September 28, 2016

Another case of political discrimination

Dear Editor,

Managing Director of the Guyana Oil Company Limited (Guyoil), Badrie Persaud, last week was unceremoniously dismissed from his position. This constitutes another act of racial and political discrimination.

As Mr Persaud mentioned in an invited comment to another section of the media, he was not even given a copy of the Auditors’ Report to comment on any charge against him; clearly, that was the fig leaf in his dismissal.

Badrie Persaud did an excellent job during the 10 years he led the company.

When he took over in 2006, Guyoil’s annual revenue was in the vicinity of $20 billion. When he was sent on leave in 2015, annual revenue was close to $50 billion – a huge increase by any standard.

He improved the infrastructure of the company tremendously; the stations he inherited were all upgraded to modern facilities and were rated among the best in the country.

Under his leadership, new stations were built at Diamond, Palmyra and Heathburn. Moreover, the company’s wharves in the Demerara and Berbice Rivers were totally rehabilitated/strengthened to concrete structures.

Mr Persaud also diversified Guyoil into other areas of development, moving in pace with the country’s developmental process.

The company started supplying aviation fuel. In so doing, the monopoly held by Rubis was broken, creating a more competitive market and in the process bringing the cost of the fuel down. The result was cheaper costs for airlines.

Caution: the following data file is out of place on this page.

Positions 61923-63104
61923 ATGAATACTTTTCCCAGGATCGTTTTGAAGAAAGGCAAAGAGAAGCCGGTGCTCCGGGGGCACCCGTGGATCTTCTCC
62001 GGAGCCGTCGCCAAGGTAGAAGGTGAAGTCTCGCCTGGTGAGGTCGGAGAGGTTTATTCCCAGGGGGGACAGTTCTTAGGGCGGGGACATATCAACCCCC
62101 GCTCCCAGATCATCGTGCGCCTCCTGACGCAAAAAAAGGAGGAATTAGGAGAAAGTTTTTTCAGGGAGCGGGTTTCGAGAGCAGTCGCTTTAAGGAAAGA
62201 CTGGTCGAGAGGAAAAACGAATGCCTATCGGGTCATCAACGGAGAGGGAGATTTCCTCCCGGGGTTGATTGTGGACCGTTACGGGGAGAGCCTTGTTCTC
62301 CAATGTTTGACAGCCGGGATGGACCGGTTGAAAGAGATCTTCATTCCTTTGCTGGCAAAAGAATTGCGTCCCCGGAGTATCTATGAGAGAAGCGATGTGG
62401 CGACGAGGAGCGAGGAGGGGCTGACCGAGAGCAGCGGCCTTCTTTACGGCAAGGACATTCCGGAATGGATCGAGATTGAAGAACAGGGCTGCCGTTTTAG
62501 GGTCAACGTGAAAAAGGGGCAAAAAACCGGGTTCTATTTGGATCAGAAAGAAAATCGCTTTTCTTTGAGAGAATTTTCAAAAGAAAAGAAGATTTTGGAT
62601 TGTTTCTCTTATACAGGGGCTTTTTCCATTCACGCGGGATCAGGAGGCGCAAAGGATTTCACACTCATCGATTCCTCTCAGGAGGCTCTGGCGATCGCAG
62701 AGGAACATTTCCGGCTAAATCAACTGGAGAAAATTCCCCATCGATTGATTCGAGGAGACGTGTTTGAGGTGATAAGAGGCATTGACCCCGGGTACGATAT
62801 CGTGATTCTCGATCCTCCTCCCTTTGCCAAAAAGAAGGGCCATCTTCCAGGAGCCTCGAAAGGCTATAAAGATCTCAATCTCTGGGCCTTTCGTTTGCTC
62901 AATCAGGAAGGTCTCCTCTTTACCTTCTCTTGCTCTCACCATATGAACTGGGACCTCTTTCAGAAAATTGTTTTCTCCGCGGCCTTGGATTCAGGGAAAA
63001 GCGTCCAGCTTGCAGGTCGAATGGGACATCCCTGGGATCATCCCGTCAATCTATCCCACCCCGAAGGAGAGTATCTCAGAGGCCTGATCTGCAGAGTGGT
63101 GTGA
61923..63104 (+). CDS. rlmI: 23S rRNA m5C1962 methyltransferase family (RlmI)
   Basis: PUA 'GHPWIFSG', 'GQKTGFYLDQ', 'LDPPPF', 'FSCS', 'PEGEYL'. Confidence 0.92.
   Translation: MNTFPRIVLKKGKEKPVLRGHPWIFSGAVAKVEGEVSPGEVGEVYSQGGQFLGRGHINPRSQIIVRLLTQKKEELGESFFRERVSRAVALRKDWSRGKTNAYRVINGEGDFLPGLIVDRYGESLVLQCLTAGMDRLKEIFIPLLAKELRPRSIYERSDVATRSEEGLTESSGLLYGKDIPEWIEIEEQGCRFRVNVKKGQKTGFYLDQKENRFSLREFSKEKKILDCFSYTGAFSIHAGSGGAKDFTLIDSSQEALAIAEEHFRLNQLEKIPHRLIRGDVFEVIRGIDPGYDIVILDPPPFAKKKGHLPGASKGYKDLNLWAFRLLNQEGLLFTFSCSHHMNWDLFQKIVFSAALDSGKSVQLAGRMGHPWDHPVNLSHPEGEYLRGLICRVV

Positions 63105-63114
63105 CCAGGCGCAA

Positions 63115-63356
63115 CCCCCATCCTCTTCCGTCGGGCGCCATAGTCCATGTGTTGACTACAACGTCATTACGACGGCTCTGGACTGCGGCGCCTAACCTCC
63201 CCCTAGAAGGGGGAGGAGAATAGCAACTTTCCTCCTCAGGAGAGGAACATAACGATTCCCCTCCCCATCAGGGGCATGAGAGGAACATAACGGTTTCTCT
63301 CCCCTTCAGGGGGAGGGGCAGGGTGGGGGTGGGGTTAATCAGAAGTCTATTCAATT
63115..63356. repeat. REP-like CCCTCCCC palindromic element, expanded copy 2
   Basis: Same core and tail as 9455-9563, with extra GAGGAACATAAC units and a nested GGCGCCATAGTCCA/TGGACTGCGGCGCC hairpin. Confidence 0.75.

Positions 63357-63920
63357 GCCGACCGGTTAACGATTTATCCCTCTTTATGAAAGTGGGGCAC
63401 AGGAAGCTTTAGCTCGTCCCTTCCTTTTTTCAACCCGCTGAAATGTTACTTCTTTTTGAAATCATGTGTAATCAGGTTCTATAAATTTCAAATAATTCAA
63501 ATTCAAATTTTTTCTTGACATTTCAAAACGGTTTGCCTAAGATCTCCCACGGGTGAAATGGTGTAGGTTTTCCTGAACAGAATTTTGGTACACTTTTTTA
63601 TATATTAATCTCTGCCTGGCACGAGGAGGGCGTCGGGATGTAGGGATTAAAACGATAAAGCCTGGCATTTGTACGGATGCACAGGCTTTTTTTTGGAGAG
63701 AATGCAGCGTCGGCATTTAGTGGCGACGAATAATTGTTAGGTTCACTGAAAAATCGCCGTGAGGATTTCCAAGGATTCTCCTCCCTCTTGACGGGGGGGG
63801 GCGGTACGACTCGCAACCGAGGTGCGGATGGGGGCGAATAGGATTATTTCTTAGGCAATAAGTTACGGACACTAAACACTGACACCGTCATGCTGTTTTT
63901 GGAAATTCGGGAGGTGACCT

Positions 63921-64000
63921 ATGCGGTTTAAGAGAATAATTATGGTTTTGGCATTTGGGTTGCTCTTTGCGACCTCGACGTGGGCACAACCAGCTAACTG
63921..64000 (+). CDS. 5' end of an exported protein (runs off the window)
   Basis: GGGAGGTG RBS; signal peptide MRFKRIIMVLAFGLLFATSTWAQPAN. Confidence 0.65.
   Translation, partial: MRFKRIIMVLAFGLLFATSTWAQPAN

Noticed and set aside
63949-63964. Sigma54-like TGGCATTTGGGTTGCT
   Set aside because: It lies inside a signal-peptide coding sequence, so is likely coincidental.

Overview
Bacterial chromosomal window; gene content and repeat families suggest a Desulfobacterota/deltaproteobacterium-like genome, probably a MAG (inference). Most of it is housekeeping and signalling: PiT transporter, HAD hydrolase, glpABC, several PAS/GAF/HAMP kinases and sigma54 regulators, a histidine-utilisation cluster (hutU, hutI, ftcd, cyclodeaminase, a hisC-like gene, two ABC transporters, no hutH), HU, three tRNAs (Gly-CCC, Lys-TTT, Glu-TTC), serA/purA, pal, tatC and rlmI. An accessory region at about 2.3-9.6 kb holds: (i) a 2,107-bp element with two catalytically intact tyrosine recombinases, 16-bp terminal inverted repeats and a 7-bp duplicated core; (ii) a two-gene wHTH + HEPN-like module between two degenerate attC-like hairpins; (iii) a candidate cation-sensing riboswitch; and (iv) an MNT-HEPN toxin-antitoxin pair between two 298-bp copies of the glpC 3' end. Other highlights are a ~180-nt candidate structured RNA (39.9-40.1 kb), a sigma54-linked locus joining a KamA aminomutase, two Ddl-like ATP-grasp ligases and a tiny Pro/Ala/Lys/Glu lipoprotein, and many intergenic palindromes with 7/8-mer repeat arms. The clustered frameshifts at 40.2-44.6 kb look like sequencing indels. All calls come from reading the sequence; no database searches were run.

This enabled more flights to enter and leave Guyana, since fuel is the main determining factor in the cost of travel for tourists and other travellers.

This was an important service to assist the country to develop the tourism sector. Together with the Marriott, the planned Specialty Hospital and the Cheddi Jagan International Airport expansion project, it formed the firm foundation for more tourist arrivals.

Badrie Persaud’s management saw Guyoil growing from strength to strength. When he took over, the daily bank balance was $0.5 billion (half a billion dollars). When he left the company, it was $7 billion.

He also cleared bad debts the company had incurred and when he was forced to leave, no debts were outstanding.

His stint as Managing Director was really outstanding. He performed a great service to this nation and distinguished himself as a top-class manager.

This is how the PNC-led Government rewards success.

On the basis of his outstanding performance, he should never have been dismissed.

The motive for dismissing Badrie Persaud could only be explained by the previous actions of the Government. Clearly, it is racial and political discrimination.


Donald Ramotar

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